An evolving picture of children’s relationship with digital technology

The report, ‘Life in ‘likes’ published today by the Children’s Commissioner provides an important snapshot of the way children are continuing to evolve their relationship with digital technology, with each other, and the wider world through digital technology. It continues to be the case that there is a lot of benefit to be found, and, some areas for concern.

The report underscores the need for children (and their parents) to have a broad social and technological understanding. We have made some progress in ensuring we educate children about computational thinking, and it is great to see the Commissioner so clearly highlight the importance of understanding of algorithms ... but, we’ve still got so much further to go.

It’s also worth noting the continuing evolution across age groups. Part of this is because children behave differently at different stages in their development, but it is also because the experience of today’s 7-year old isn’t going to be the same as their older siblings, let alone their parents! 

It’s also true to say that as any parent recognises, children themselves vary enormously in terms of their emotional and intellectual development, of which age is just one factor. Each year group is living in a world that is markedly different, and their relationships with other year groups is also a factor. It is particularly poignant to hear through this report the voice of children who are worried about their parents use of social media; children are getting some education and opportunity to reflect, while their parents probably have little or none.

Another aspect that comes through loud and clear is the challenges facing children as they explore identity and relationships, and the powerful emotional impact of these systems on mental health and wellbeing. Our own work, and involvement in the PEEL project, has highlighted just how important it is for us to collectively understand the way the environment we are creating is experienced by children.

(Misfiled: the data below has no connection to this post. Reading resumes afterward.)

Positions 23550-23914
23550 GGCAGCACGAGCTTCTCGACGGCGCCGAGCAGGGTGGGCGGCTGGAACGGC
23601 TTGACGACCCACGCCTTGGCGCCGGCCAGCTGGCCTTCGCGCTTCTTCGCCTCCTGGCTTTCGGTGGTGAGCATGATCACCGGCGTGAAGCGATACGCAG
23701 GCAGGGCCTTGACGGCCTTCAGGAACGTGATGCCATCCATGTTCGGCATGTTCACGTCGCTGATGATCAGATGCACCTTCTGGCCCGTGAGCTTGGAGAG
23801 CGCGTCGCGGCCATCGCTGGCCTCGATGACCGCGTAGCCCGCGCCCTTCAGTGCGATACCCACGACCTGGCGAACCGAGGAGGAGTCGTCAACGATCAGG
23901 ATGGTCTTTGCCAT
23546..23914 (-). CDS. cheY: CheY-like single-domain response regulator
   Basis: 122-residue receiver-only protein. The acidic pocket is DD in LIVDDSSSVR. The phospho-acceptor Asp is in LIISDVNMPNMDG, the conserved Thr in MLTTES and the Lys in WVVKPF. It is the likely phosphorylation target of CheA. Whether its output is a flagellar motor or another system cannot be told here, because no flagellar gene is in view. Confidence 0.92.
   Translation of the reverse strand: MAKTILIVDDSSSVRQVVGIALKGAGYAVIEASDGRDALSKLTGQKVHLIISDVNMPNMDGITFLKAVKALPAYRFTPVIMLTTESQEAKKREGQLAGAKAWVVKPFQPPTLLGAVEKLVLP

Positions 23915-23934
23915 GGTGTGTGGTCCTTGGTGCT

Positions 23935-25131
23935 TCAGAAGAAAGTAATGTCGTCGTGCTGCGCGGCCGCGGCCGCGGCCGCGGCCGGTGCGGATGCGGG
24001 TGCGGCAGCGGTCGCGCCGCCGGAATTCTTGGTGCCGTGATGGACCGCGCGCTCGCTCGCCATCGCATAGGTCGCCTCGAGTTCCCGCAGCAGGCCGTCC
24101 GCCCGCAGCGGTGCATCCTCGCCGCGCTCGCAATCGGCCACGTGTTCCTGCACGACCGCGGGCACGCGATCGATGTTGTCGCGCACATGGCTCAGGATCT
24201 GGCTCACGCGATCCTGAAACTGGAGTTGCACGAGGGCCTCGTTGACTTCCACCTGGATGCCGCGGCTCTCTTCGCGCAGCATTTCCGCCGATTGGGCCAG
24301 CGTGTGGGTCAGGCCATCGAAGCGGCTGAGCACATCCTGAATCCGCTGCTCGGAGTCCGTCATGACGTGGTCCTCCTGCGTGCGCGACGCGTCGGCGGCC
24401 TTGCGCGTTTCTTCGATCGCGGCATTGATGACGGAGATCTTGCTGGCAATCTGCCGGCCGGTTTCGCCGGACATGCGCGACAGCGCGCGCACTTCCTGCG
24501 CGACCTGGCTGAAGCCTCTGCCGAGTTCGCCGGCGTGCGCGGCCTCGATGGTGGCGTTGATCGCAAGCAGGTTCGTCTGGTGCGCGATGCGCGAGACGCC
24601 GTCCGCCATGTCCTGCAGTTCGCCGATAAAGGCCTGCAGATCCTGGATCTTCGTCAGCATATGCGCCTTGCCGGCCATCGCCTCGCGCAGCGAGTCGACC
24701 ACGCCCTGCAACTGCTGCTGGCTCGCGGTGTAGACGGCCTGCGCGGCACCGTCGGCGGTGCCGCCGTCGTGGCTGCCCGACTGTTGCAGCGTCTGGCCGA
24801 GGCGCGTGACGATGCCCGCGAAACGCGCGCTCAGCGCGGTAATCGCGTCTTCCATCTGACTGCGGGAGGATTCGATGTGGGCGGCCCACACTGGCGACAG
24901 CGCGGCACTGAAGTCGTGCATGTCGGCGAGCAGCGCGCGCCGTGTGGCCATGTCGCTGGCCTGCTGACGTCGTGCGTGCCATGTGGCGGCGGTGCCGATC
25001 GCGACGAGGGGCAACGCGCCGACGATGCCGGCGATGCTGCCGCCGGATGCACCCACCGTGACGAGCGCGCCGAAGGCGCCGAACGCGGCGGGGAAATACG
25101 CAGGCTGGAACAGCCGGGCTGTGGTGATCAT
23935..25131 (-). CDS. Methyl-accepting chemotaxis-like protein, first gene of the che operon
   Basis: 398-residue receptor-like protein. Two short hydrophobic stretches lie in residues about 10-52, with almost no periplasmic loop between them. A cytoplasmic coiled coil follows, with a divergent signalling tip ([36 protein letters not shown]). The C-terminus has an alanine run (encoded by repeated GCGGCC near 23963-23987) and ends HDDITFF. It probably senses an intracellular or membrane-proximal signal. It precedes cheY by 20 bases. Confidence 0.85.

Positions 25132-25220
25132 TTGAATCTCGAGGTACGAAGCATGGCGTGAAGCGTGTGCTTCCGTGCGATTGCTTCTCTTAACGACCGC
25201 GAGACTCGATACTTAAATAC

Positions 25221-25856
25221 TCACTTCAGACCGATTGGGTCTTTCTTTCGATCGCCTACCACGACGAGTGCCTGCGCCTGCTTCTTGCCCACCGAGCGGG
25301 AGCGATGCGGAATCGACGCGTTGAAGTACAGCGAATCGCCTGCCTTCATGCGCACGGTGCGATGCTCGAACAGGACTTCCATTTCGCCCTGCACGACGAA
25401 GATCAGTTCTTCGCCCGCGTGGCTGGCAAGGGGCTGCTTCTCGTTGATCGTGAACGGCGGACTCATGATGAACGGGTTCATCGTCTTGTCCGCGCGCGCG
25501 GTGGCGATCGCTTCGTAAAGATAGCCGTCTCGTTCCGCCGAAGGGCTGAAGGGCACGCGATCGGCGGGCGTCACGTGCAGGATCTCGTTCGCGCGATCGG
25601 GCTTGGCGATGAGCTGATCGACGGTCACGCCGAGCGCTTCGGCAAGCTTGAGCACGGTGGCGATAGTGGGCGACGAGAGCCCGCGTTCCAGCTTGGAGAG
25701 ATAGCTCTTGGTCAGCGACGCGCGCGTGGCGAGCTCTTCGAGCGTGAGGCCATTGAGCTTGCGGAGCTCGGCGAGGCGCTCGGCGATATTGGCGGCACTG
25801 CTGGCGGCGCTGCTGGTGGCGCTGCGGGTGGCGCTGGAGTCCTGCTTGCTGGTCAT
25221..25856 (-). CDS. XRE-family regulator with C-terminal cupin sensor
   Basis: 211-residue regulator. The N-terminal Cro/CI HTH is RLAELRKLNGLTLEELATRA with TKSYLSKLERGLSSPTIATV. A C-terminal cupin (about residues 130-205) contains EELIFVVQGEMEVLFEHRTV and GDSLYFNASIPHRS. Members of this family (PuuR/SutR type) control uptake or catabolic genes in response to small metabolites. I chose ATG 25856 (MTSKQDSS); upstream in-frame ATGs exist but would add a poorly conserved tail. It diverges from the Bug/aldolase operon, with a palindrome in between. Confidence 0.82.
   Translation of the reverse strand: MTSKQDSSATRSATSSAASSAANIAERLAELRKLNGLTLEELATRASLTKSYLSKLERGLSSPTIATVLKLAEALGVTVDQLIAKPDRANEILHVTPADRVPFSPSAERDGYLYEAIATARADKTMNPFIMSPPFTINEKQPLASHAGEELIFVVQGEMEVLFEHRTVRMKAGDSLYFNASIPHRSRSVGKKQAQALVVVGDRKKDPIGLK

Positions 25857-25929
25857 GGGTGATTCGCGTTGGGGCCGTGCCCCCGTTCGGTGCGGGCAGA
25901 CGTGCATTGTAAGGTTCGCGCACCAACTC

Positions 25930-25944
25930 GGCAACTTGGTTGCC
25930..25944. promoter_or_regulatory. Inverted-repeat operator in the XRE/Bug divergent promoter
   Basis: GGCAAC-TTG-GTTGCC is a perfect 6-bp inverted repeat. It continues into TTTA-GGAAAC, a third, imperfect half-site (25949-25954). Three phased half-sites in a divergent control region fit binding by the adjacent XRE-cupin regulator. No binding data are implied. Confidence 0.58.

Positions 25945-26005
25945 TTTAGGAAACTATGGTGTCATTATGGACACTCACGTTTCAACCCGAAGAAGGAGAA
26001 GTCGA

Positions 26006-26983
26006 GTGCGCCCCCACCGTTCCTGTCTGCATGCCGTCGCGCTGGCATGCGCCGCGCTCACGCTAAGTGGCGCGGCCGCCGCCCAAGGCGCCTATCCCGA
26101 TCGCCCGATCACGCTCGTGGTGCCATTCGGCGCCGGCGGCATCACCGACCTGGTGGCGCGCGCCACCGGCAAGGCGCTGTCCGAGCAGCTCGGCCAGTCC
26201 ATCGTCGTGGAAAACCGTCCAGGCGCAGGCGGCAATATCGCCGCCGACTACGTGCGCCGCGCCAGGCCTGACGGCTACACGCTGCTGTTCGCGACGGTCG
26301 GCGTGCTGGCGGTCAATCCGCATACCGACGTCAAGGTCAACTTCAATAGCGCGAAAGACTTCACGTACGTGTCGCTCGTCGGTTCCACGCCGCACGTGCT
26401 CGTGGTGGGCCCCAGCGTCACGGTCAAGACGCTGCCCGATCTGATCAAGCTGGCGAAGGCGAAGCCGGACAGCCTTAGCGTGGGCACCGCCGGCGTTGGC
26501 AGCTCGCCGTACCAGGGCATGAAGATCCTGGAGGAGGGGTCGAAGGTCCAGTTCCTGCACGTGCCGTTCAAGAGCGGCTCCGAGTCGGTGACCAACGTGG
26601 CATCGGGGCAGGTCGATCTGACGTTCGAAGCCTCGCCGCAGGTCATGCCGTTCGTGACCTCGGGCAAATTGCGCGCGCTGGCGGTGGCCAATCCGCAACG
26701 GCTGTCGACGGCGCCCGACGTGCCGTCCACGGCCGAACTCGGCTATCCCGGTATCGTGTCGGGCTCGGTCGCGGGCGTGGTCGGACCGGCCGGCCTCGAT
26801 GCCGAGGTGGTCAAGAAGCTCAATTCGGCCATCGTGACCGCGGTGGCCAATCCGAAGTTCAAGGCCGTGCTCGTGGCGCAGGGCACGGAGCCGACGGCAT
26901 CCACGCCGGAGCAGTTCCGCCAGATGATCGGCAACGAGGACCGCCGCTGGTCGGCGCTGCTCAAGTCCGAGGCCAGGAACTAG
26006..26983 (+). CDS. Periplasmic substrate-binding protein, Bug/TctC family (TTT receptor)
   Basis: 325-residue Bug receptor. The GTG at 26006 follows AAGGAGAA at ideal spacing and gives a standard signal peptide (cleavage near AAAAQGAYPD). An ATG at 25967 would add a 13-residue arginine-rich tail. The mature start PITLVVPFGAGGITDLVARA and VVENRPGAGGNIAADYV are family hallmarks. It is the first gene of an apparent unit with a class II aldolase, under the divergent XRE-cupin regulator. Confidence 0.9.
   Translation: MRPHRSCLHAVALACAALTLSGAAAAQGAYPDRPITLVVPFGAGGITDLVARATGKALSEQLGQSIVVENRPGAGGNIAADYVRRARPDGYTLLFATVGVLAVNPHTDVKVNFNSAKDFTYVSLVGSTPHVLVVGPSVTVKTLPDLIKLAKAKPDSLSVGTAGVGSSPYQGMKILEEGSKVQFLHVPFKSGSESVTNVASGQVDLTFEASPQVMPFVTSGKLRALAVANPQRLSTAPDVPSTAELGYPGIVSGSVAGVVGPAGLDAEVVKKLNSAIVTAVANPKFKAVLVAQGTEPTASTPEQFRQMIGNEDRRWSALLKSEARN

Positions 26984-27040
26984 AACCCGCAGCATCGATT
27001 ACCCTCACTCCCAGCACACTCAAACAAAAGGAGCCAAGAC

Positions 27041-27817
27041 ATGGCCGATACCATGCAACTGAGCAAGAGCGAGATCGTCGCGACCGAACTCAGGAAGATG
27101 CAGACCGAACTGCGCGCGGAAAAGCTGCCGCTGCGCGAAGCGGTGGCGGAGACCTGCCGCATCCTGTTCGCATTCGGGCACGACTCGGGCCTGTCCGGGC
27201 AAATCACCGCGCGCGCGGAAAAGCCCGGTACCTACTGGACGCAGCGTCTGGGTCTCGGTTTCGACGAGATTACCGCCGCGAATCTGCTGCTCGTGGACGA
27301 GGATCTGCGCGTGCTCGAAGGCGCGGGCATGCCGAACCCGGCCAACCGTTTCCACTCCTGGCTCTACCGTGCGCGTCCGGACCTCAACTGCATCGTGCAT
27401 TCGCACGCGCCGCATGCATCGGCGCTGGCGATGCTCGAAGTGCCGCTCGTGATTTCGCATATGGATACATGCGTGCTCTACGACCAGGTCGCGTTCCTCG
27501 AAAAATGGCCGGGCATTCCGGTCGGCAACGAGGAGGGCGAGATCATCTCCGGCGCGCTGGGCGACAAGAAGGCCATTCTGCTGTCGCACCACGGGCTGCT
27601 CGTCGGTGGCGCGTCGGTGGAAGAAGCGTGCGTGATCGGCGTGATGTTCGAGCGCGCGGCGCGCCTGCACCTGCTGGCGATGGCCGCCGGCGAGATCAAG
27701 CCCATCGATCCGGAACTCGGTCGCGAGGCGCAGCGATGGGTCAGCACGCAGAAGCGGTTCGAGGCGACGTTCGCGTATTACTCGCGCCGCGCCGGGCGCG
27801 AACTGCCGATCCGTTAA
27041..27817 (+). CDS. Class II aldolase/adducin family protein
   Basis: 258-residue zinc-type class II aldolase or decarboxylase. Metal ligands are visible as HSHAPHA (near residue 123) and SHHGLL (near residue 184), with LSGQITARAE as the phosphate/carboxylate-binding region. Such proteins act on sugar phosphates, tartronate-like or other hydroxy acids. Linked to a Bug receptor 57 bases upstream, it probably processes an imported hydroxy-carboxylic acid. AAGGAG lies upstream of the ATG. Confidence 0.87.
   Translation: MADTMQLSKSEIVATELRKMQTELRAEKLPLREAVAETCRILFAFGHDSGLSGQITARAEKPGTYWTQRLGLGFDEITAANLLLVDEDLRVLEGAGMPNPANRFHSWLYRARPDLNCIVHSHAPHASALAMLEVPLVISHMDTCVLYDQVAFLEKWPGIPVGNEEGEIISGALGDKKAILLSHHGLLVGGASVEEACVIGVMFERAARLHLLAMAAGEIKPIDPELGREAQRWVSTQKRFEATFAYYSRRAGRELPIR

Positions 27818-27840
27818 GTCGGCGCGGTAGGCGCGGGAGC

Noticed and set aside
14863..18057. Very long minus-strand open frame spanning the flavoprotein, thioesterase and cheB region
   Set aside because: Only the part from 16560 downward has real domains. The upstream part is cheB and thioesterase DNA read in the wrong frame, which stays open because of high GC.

What is of paramount importance is how we respond and act.

It is incumbent on everyone working in technology to understand not only how children are using what they create, but to see their role and their responsibility in ensuring this is the best we can make it for those children.

It is incumbent on all with a role to play in the social issues and the technology to work together at a national scale to bring about a better set of outcomes.

On a local level, all of us with some measure of understanding and contribution need to be connected to and participating in our community educational activities to ensure that our friends and neighbours are aware of how they can make a positive difference to children and their digital environment.

Thematically through this report, and all that we’ve seen, we have to look at evidence and data, but never shy away from giving children a voice - in policy, but also day-to-day in the environments where they live, grow, and learn.

Julia Adamson, is Director of Education at BCS, and spent eight years as a primary school teacher. She is a mother of three school-age girls.

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Supporting the government’s ‘Digital by Default’ strategy we’re keen everyone has the skills and confidence to use IT. Here, we share thoughts on a variety of digital matters.

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